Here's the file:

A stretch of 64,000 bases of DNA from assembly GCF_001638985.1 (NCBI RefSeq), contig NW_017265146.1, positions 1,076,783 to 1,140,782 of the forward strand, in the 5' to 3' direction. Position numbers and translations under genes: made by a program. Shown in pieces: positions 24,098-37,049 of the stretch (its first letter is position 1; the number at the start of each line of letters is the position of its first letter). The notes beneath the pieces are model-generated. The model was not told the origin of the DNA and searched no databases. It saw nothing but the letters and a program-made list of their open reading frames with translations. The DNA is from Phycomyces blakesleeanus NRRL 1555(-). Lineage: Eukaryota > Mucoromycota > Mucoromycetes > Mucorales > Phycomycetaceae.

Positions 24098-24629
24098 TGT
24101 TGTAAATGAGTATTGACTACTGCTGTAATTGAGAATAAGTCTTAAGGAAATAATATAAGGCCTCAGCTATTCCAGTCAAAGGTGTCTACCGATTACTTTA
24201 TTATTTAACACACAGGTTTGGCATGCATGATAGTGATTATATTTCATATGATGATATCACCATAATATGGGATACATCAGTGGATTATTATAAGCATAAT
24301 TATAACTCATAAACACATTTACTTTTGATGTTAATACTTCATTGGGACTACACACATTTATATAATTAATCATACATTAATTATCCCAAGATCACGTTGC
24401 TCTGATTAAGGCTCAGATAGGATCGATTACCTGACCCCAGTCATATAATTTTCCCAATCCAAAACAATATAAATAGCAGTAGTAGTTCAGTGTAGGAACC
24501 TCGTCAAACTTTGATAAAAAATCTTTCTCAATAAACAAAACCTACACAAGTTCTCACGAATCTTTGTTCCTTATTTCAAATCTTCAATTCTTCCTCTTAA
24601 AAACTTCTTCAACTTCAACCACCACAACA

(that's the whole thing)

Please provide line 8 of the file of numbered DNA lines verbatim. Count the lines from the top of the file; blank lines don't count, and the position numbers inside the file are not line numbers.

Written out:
24501 TCGTCAAACTTTGATAAAAAATCTTTCTCAATAAACAAAACCTACACAAGTTCTCACGAATCTTTGTTCCTTATTTCAAATCTTCAATTCTTCCTCTTAA